Arizona State University
BS Finance & Economics
Scottsdale native Jacob interned at Equity Methods during his last year of school, assisting with complex equity compensation valuation projects and programming macros in SAS. By graduation, that internship had turned into a full-fledged career.
If someone visited your hometown, where would you take them?
I was actually born five minutes from Equity Methods. So, being from here, I’d take visitors to Top Golf. It’s a cool golfing place where you form teams and hit balls into designated targets. If it’s winter, I’d take them to Camelback Mountain or Sedona or the Grand Canyon. If it’s spring, I’d take them to spring training right next to my house. In the summer, we’d go on a daytrip up north to a swimming area I know about.
How did you come to work at Equity Methods?
I was recruited at a career fair while still a college junior. I served a yearlong internship as a valuation analyst. Then I was hired full time into the financial reporting practice.
What was the most surprising thing about working at Equity Methods?
The abundance of smart people. Everyone knows each other.
What’s the most interesting client project you’ve had so far?
A big, famous technology company spinout. I was put on that early on. It’s a pretty complex project that has aspects of almost everything we do. I’ve done a lot of non-client stuff too. I set up the Equity Methods ping pong page showing stats and the previous winners of all past tournaments.
What do you think is unique about Equity Methods?
The number of people from all over the world.
How would you describe Equity Methods to someone who doesn’t know us?
It’s a small firm with very big goals. We do complex things for large companies.
Why do you think Equity Methods is a top firm to work for?
You can wear whatever you want (within reason). We treat everyone like they belong. Everyone knows each other. There are really good internal controls for a firm of this size. There’s pretty much no friction between managers and employees, or among employees. Employees make their own decisions when it comes to everyday work. There’s no micromanagement.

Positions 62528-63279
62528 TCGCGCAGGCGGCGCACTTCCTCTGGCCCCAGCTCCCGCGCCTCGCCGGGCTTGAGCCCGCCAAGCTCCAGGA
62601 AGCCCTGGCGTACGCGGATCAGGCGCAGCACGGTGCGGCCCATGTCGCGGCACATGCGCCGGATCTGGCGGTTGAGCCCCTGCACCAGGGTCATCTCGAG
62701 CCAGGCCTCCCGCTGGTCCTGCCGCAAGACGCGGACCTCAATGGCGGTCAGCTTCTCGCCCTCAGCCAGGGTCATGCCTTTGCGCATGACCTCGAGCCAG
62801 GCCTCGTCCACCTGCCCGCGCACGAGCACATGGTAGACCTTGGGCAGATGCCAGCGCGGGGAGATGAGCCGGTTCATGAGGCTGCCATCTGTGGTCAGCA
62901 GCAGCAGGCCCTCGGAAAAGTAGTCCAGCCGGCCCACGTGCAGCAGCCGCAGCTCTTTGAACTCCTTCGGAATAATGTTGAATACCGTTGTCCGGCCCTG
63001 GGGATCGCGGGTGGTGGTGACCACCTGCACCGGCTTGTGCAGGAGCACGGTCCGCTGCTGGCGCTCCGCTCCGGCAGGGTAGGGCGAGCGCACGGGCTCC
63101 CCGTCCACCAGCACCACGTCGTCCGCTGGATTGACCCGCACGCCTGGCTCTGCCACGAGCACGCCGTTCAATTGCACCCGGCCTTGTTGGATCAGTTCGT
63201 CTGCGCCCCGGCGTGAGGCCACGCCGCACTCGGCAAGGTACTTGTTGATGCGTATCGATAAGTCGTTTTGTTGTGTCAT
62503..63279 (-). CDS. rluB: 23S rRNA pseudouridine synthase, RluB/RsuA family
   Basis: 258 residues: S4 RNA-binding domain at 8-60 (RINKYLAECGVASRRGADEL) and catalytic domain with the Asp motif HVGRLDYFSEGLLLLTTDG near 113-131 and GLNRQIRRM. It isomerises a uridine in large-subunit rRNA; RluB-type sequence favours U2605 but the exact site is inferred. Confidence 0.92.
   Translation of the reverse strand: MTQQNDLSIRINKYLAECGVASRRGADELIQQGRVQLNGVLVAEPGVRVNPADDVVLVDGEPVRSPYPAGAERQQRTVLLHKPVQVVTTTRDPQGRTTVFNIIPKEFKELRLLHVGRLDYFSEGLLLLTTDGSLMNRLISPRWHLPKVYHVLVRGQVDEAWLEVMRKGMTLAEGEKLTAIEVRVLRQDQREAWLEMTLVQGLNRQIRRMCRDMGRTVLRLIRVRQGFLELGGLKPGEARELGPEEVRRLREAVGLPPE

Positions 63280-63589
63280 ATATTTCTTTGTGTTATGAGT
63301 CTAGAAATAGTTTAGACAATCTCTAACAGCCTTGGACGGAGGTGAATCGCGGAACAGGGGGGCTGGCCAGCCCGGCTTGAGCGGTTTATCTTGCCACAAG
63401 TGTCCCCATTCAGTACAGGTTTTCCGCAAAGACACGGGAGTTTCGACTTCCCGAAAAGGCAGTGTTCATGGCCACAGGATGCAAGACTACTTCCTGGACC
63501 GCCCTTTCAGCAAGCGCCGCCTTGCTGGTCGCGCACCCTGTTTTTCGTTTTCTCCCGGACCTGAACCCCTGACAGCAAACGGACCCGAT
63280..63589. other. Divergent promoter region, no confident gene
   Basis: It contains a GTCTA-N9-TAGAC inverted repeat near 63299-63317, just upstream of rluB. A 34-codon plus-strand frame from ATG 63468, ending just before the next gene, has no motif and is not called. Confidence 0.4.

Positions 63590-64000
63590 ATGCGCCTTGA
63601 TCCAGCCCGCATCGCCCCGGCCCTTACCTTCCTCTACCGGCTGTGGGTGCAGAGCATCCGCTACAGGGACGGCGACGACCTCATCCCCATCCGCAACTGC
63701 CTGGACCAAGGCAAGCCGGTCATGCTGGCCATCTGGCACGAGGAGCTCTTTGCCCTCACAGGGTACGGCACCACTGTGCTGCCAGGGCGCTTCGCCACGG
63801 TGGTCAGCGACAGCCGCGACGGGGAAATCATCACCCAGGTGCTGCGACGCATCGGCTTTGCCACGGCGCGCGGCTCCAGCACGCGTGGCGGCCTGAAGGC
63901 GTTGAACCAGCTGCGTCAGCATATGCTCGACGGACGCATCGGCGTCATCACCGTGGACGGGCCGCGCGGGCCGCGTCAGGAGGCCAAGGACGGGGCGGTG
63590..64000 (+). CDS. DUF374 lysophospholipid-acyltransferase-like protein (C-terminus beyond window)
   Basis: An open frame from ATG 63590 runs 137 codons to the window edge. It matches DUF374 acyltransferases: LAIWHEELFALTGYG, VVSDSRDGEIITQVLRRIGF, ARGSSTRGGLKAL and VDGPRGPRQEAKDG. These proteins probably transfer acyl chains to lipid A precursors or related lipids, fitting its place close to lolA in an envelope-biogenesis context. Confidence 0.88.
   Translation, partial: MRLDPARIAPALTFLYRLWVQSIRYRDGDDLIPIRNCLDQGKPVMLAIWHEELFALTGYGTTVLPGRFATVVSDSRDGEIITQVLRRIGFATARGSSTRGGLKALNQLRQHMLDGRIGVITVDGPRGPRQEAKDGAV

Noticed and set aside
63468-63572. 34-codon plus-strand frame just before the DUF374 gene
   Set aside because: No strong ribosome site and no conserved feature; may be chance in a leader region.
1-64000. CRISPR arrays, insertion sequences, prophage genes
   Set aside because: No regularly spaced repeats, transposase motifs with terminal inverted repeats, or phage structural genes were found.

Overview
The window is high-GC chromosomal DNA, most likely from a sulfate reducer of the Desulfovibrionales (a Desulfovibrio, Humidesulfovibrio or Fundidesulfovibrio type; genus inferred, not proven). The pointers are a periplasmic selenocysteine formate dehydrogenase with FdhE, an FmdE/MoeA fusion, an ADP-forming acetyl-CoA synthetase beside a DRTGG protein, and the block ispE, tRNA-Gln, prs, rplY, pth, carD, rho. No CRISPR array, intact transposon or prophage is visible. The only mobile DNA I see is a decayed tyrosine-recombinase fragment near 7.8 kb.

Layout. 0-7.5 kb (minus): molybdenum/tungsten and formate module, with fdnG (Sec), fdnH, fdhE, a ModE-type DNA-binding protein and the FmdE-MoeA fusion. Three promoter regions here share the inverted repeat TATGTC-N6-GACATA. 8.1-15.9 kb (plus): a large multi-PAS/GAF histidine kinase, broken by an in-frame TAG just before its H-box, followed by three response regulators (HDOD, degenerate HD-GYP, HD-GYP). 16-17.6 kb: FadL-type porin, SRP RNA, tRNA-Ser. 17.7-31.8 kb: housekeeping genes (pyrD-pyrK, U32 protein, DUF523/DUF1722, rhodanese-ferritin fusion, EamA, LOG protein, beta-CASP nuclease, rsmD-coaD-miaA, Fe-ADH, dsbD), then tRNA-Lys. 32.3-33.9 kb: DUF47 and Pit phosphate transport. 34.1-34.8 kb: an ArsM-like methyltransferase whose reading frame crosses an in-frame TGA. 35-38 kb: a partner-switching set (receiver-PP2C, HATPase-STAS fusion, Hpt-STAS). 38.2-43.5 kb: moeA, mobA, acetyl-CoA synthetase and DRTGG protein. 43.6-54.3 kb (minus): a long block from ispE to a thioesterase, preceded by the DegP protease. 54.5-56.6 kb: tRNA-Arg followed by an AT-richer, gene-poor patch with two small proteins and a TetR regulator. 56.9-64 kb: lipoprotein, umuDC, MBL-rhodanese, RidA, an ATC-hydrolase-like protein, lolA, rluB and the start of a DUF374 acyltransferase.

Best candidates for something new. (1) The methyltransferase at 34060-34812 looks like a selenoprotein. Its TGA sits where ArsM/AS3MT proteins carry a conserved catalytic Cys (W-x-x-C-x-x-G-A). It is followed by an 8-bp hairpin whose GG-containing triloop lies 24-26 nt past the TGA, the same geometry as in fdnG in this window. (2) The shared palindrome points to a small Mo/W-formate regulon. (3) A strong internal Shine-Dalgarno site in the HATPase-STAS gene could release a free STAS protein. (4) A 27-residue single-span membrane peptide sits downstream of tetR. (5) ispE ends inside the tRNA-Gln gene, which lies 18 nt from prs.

What do you like to do when away from work?
I like to play soccer and basketball. I also like mountain biking and listening to all sorts of music. I collect CDs and records.
Do you like to cook?
I want to like to. I’m good at making eggs. Really, I’m too lazy.
What did you do during your last vacation?
I backpacked through Europe on crutches! I’d broken my leg and had just started walking about two days before leaving for the trip. I visited the Netherlands, Germany, Switzerland, Hungary, the Czech Republic, and Sweden. I really liked Switzerland, but my favorite was the Czech Republic. It had really good architecture, and everyone was pretty kind.
Who was your biggest influence while you were growing up?
My parents, Steve Nash, and possibly Lance Armstrong. But I have to put an asterisk on that last one.
What is the character trait you admire most in people?
Industriousness. Consistently working hard. It’s easy to work hard for a short time, but to do so all day, every day, is pretty difficult.
Which words or phrases do you most overuse?
Sometimes, when someone tells a joke and I don’t know how to respond to it, I say, “That’s funny.” I do it when either I can’t think of a clever response or I actually don’t think it’s funny. It’s a bad habit I want to get out of.
What’s your idea of perfect happiness?
No stress outside of work (I think some stress is good at work), having the time and energy to do everything I want to be able to do, and being healthy. Not having a broken leg is nice.